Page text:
Sono pochissime le certezze attorno a quanto accaduto lo scorso sabato agli impianti petroliferi sauditi di Abqaiq e Khurais. Attacchi perpetrati con ogni probabilità da droni che hanno inflitto pesanti danni alla produzione petrolifera del regno, con pesanti ripercussioni sui mercati energetici globali.
Chissà che cosa direbbe Saleh al-Sammad, già capo del Consiglio Politico Supremo degli houthi yemeniti, ascoltando i suoi rivendicare gli attacchi a Saudi Aramco del 14 settembre scorso. “Il 2018 sarà l’anno balistico per eccellenza”, aveva infatti dichiarato nell’aprile 2018, pochi giorni prima che un raid saudita lo uccidesse.
In cima a una montagna a meno di quaranta chilometri da San’a, una scarica di mitragliatrice interrompe la nostra chiacchierata col generale Ahmed Hassan Joubran: sui sessant’anni, capelli corti, baffetti curati, è lui l’uomo che ha fatto avanzare l’esercito yemenita attraverso queste rocce impervie sotto il fuoco di cecchini e missili anticarro.
Yemen’s divided Huthi movement is sending mixed signals to the US. After President Trump vetoed Congress’ bipartisan resolution to end Washington’s support for the Saudi-led coalition intervening in Yemen, Mohammed Abdelsalam, the spokesman and top negotiator of the Huthi movement, stated that this proves the Americans were also “behind the [Saudi] decision to go to war” in 2015. “Surely we are interested in having a good relationship with the United States.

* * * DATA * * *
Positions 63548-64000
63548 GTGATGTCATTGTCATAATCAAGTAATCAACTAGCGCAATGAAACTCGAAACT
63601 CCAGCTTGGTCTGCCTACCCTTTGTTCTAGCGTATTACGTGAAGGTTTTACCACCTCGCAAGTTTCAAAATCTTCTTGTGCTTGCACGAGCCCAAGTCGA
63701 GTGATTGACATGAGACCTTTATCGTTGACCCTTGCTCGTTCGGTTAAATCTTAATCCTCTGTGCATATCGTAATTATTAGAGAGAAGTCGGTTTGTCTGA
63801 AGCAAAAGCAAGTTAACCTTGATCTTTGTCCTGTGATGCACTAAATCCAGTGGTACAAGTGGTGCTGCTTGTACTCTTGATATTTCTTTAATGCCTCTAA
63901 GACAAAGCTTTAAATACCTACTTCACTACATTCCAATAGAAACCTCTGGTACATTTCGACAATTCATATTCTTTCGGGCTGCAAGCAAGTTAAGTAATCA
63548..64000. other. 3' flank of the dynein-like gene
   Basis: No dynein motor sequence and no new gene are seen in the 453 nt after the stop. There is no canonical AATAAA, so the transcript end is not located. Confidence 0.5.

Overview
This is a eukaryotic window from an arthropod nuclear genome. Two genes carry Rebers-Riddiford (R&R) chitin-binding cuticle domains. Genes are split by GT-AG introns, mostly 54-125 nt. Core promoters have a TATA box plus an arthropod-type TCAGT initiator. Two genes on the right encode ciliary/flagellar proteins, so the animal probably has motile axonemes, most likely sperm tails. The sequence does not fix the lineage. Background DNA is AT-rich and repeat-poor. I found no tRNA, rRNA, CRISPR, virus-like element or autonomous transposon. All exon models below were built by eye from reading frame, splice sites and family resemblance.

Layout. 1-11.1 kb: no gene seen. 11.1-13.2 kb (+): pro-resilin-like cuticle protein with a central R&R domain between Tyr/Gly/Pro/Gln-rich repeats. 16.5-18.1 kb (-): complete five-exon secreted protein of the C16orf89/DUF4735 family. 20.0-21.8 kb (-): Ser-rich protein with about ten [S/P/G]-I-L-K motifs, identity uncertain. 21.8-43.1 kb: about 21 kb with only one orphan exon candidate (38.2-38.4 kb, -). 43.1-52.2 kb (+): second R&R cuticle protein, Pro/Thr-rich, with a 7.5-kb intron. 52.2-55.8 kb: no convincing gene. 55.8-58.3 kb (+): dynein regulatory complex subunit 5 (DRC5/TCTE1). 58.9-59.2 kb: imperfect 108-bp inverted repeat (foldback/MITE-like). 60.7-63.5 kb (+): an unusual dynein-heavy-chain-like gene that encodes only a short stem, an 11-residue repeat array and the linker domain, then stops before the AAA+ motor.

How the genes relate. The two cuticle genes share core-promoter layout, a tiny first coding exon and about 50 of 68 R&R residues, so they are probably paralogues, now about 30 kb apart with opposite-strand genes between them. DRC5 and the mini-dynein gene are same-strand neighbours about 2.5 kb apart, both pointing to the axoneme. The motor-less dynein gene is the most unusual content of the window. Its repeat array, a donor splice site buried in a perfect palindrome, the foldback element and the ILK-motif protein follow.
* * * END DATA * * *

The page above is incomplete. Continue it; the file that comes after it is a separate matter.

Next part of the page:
For decades, excellent academic research about Arab countries, especially Yemen, entailed ethnographic investigation via participant observation, first-hand interviews, and reading local archives. International scholars in anthropology, political science, and other fields needed to spend months or even years “in the field” in order to gather first-hand evidence, and, indeed, to obtain research grants.
Despite the geographic distance separating them, what happens in Yemen is of strong interest to Europe. And so it should be, if only for moral reasons. The human tragedy unfolding in this small nation of 28 million, bounded by the Indian Ocean and the Red Sea, Saudi Arabia and Oman, should shake the conscience of humankind. While precise figures are elusive, tens of thousands of people have been killed in fighting, and tens of thousands, especially young children, have died from hunger and disease.
The regional implications behind the Saudi Arabia and United Arab Emirates (UAE)-led war against the Houthis in Yemen extend beyond the Gulf and have carried over into the Horn of Africa as well. In fact, while the military intervention in Yemen has resulted in a more concrete security partnership between the Gulf monarchies and their emerging Horn of Africa allies, this has also evolved into a burgeoning collaboration beyond narrow security interests.
Various observers of Yemeni political dynamics have rightly highlighted that what we generally call the Yemen civil war is, in reality, three separate yet overlapping conflicts. The first one is the multi-sided civil war, namely the conflict opposing the internationally recognised government of President Abu Rabbu Mansour Hadi, supported by the Saudi-led coalition and a plethora of various local militias and UAE’s proxies, against the Houthi movement.
The war in Yemen has greatly affected migration and refugee movements from and to the Horn of Africa, but not in the way one would expect. Instead of a large number of Yemenis fleeing the country because of war, violence and the horrific humanitarian situation, relatively few have left. Yet, an astonishing number of migrants from the Horn has entered Yemen since the outbreak of the 2015 war.